Johannes Brust (Instr.)Jiajie Shi (TA)
Office/student hrs:Office/student hrs:
M,W: 11-12a (APM 6422)R: 3-4p (APM 6132)
F: 11-12a [Zoom]F: 4-6p [Zoom]

Welcome to Math 170B (Lecture B, Spring 2022)

This page supplements materials to
``Introduction to Numerical Analysis: Approximation and Nonlinear Equations''

Like learned in Math 170A, numerical analysis is about computational methods. As such this class involves a valuable amount of numerical reasoning in connection with practical methods. One may use the materials to further learn Numerical Analysis in Math 170C or even as tools to numerically solve problems from research, industry and applications accross different subjects.

Because of this, algorithms and computer implementations are important components of the class. Examples are in [Matlab] (available for free to UCSD students), yet you are free to choose a language you like.

Memo to the student:

Remember, this class is here to help succeed in learning the subject.

  • Homework problems will help prepare for Quiz, Midterm and Final questions
  • •Being active in Lecture, Discussion and office hours will help to learn
  • •Ask for help when feeling stuck


Mar 31 • A fellow student has kindly prepared a Latex template for homework [file]
Mar 25 • According with campus policy instruction is in-person.


All in Pacific Time

Lectures: MWF, 10a-10:50a in WLH 2204

Discussions: Th, APM 2402
B01: 7p-7:50p
B02: 8p-8:50p


(Note: Schedule and policies may be updated throughout the quarter)

Remember: Midterm, quizzes and final

Week Lect.DateTopicNotes
11Mon, Mar 28, 22Intro. & Sec. 1.1[Lec.1],[pdcst.]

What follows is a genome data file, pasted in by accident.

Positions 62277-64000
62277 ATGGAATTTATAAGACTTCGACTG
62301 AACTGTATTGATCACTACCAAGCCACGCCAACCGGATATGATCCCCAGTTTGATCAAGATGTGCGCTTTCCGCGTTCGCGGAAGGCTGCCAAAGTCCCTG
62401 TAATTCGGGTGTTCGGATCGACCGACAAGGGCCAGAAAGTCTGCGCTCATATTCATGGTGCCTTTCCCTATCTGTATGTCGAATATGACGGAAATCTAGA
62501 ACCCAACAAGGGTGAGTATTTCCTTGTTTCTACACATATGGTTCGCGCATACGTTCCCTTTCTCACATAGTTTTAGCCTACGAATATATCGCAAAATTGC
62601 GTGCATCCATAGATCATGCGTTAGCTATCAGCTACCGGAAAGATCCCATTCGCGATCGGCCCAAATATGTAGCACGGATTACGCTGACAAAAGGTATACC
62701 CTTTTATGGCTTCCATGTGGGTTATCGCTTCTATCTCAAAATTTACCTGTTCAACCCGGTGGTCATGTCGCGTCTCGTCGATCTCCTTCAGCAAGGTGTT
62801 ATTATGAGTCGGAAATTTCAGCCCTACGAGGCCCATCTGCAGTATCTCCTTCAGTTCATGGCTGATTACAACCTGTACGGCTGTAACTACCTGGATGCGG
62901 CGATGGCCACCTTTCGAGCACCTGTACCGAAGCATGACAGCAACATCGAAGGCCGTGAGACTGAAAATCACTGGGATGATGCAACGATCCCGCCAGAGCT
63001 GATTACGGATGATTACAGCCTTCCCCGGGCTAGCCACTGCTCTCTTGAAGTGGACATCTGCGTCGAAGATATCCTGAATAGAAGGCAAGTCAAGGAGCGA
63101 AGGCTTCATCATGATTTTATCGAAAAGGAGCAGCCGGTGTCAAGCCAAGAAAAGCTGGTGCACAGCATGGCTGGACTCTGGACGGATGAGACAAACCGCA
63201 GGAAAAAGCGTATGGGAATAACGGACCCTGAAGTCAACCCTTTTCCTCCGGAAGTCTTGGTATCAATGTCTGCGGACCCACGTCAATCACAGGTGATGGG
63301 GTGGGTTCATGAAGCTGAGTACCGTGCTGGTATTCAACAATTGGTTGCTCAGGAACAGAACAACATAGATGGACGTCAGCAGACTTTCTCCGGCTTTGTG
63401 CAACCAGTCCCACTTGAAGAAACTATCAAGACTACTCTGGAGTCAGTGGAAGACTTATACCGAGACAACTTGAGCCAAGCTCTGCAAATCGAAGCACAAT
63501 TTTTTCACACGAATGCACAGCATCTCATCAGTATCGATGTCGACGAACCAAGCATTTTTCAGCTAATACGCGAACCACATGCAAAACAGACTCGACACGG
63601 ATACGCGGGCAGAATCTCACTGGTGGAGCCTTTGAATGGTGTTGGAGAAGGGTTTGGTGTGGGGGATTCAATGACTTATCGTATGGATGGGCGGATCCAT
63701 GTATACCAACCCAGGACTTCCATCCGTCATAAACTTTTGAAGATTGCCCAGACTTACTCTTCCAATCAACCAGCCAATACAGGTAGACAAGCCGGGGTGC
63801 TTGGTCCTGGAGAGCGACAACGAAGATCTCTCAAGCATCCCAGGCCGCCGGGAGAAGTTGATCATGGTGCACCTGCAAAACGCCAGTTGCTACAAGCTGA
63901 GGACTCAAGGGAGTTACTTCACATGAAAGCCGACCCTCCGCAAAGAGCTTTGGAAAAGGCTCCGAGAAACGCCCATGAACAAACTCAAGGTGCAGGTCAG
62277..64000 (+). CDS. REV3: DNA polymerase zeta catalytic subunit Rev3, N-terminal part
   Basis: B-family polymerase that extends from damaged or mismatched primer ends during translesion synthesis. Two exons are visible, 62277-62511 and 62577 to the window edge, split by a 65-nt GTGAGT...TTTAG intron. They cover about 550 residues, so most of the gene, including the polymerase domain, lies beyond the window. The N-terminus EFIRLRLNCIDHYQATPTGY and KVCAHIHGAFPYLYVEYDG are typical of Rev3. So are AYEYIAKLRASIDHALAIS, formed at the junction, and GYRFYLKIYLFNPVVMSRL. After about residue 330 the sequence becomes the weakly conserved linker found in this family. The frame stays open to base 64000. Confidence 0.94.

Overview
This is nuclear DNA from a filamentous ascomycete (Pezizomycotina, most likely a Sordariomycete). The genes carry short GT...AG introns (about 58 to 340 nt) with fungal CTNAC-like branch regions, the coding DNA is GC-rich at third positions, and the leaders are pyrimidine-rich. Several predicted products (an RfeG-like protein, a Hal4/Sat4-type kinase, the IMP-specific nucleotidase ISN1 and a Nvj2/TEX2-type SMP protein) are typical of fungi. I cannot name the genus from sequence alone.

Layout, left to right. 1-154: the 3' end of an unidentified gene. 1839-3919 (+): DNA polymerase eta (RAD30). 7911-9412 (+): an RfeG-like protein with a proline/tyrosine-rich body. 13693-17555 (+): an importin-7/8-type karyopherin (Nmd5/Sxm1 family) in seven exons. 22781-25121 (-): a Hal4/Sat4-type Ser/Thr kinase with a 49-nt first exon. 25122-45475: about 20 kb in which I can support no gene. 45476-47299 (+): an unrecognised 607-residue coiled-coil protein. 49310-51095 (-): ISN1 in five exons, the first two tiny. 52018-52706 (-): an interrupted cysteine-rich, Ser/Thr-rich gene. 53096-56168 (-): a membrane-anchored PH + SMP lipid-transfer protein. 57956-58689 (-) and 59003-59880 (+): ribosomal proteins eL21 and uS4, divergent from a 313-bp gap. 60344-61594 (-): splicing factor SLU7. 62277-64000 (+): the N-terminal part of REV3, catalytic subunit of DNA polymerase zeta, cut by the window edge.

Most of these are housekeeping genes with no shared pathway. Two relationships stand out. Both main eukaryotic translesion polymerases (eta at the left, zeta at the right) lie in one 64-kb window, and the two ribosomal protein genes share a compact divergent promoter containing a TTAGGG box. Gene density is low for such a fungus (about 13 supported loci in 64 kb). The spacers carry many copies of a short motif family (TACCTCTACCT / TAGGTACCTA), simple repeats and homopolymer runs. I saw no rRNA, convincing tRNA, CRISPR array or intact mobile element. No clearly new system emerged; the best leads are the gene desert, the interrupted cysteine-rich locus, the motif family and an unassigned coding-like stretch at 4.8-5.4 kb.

12Wed, Mar 30, 22Secs. 1.1 & 1.2 [Lec.2],[pdcst.],[Mtlb.]
13Fri, Apr 01, 22Sec. 1.2[Lec.3],[pdcst.]
24Mon, Apr 04, 22Sec. 2.1[Lec.4],[pdcst.]
25Wed, Apr 06, 22Secs. 2.1 & 2.3[Lec.5],[pdcst.]
26Fri, Apr 08, 22Secs. 2.3 & 3.1[Lec.6],[pdcst.],[Mtlb.]
37Mon, Apr 11, 22Sec. 3.1 cont.[Lec.7],[pdcst.]
38Wed, Apr 13, 22Sec. 3.2[Lec.8],[pdcst.]
39Fri, Apr 15, 22Sec. 3.3[Lec.9],[pdcst.]
410Mon, Apr 18, 22Sec. 3.4 (Quiz 1)[Lec.10],[pdcst.],[Mtlb.]
411Wed, Apr 20, 22Secs. 3.4 & 6.1[Lec.11],[pdcst.],[Mtlb.]
412Fri, Apr 22, 22Sec. 6.1[Lec.12],[pdcst.]
513Mon, Apr 25, 22Sec. 6.2 [Lec.13],[pdcst.]
514Wed, Apr 27, 22Sec. 6.2 cont.[Lec.14],[pdcst.]
515Fri, Apr 29, 22Sec. 6.3[Lec.15],[pdcst.]
616Mon, May 02, 22Review & Sec. 6.4[Lec.16],[pdcst.]
617Wed, May 04, 22 (Midterm)
618Fri, May 06, 22Sec. 6.4 cont.[Lec.18],[pdcst.],[Mtlb.]
719Mon, May 09, 22Sec. 6.5[Lec.19],[pdcst.]
720Wed, May 11, 22Secs. 6.5 [Lec.20],[pdcst.]
721Fri, May 13, 22Secs. 6.5 [Lec.21],[pdcst.],[Mtlb.]
822Mon, May 16, 22Sec. 6.5 & 6.6[Lec.22],[pdcst.]
823Wed, May 18, 22Sec. 6.6 cont.[Lec.23],[pdcst.]
824Fri, May 20, 22Sec. 7.1[Lec.24],[pdcst.],[Mtlb.]
925Mon, May 23, 22Sec. 7.1 cont.[Lec.25],[pdcst.],[Mtlb.]
926Wed, May 25, 22Sec. 7.2
927Fri, May 27, 22Sec. 7.2 (Quiz 2)
10--Mon, May 30, 22 (Memorial Day)
1028Wed, Jun 01, 22Sec. 7.2
1029Fri, Jun 03, 22Final review
1130Mon, Jun 06, 22 (Final Exam)


Textbook:Numerical Analysis: Mathematics of Scientific Computing (3rd ed.),
D. Kincaid and W. Cheney
Content:We will cover relevant parts of chapters 1,2,3,6 and 7
Homework:We will use 9 HW sets (to learn and practice the subject)
Quiz 1 (M. Apr. 18),
(Content: Secs. 1.1,1.2,2.1,2.2,3.1,3.2)
Midterm (W. May 4),
(Content: Secs. 3.3,3.4,6.1,6.2)
[Prac.], [Exam], [Soln.]
Quiz 2 (F. May 27 ),
(Content: Secs. 6.3,6.4,6.5,6.6,7.1)